What started out as a flippant idea has become a deep exploration into the male psyche.
W-hole is a journey into the hidden, the secret, the unexposed, the taboo. In this project a very vulnerable, hidden and soft spot of the anatomy – the arsehole. It has been chosen to explore male constructs around identity, sexuality and the ownership society creates around the body.
The arsehole is the gateway between inner and outer worlds. It’s a very personal place that may or may not have been awakened sexually.
Yet the arsehole is a space that has been heavily colonised by religion, society, culture, family and the law. It is for these reasons that it is a rich source to investigate. It evokes strong reactions, prejudices, fears and passions.
I have been unprepared for the powerful taboo this area of the anatomy still holds in all aspects of society, even in a seemingly liberal arts environment. It is still a no go area in the industrialised 21st century.
We engage daily with our anus as we deal with our bodily waste. Yet in Western culture so much shame is involved with this activity – it is no suprise our world is so polluted – we don’t want to deal with our own waste.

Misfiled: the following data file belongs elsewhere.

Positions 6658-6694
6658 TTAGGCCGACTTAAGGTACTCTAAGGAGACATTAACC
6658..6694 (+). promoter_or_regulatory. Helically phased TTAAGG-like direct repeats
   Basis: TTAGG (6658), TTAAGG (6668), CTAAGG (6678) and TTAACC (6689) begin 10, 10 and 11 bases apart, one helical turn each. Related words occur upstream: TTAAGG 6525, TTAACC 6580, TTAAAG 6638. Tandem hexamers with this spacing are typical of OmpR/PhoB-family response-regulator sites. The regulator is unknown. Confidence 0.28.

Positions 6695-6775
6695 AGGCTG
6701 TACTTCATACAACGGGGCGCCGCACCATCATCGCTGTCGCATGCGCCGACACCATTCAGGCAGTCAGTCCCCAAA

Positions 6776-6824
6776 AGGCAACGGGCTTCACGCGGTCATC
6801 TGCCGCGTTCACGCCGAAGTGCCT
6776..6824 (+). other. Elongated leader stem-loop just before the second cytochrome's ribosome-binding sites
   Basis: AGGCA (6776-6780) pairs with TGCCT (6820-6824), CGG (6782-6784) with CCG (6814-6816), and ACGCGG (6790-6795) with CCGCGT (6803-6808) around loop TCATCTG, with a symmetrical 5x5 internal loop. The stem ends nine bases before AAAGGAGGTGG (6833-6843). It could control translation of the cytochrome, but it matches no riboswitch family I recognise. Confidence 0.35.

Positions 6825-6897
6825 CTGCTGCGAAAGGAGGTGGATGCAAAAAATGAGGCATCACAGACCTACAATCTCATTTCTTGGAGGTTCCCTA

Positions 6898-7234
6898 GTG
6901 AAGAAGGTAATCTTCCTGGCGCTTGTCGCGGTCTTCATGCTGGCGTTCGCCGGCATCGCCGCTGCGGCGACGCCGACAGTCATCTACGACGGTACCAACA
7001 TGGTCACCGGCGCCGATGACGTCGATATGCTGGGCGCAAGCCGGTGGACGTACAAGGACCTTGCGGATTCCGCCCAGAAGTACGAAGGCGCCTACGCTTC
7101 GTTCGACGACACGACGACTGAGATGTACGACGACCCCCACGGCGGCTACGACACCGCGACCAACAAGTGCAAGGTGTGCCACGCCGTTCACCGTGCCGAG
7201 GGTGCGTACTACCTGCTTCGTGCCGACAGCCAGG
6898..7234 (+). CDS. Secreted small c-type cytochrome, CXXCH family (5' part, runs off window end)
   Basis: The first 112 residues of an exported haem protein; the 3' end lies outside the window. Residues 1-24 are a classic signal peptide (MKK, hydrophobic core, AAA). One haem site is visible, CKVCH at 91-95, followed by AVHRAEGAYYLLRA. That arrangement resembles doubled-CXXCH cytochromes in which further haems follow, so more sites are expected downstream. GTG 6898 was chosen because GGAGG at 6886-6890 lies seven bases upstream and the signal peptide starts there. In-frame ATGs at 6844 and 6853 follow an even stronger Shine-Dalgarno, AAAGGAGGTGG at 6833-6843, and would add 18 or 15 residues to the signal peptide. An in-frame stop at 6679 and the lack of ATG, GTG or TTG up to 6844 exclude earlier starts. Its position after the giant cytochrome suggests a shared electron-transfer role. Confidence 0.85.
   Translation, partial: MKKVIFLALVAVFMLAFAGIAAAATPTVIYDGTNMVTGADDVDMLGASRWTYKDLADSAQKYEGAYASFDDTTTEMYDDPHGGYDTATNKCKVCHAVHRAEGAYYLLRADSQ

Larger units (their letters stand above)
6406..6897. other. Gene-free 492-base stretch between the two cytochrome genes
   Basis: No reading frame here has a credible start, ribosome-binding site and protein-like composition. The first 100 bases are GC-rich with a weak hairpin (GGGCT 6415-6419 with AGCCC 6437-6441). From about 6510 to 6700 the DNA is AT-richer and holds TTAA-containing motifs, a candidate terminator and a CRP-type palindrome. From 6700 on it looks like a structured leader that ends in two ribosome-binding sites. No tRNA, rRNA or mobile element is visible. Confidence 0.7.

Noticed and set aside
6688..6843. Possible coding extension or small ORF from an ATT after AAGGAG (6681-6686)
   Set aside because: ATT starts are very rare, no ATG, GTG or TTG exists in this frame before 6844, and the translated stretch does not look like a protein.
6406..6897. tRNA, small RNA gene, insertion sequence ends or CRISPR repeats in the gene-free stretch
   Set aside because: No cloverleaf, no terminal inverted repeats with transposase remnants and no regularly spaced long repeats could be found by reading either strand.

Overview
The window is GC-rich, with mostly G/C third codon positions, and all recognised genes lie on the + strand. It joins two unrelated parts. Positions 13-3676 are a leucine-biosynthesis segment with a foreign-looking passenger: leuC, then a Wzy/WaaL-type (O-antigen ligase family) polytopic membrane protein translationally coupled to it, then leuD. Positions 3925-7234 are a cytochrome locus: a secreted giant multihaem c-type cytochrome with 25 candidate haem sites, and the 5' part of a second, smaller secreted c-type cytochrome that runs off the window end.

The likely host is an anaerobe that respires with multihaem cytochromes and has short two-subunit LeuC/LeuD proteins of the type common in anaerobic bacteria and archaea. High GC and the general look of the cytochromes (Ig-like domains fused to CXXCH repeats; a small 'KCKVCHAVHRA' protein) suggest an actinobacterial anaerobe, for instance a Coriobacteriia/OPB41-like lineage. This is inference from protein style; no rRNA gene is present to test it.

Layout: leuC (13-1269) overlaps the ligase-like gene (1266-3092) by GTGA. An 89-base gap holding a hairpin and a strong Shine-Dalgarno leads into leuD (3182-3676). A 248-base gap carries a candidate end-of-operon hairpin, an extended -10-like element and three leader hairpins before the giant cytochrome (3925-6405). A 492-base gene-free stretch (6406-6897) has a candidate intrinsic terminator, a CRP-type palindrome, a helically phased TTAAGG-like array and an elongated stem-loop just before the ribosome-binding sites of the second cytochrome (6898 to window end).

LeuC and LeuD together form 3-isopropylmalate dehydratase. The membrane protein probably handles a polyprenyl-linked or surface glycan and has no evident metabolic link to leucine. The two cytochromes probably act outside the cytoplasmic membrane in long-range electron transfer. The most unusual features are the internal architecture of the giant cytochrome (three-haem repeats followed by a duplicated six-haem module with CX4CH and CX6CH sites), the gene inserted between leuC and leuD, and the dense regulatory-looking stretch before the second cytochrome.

Visually the anus is unknown. It’s difficult to see your own arsehole and it hasn’t been over-exposed in media or porn. This makes it a fresh terrain to play with people’s perceptions.
The men in this project, although anonymous, are regarded as collaborators. It takes courage to spread your legs and open yourself up (something usually expected of women). These men were brave enough to expose their posterior before the scrutiny of the lens for posterity. The text and spoken words are straight from the male participants. They were asked to describe their relationship to their arseholes and express how it felt to be photographed and filmed. The responses are fascinating, I could never have predicted the delicate nuances and surprising variety.
The men represented here in this exhibition have my most profound new-found admiration. For me the real adventurers embark on inner journeys. Finally now the w-hole picture may be presented.
W-hole screened at:
Out in Africa - The South African Gay and Lesbian Film Festival in 2008
and at Festival de Cinema Douarnenez France 2011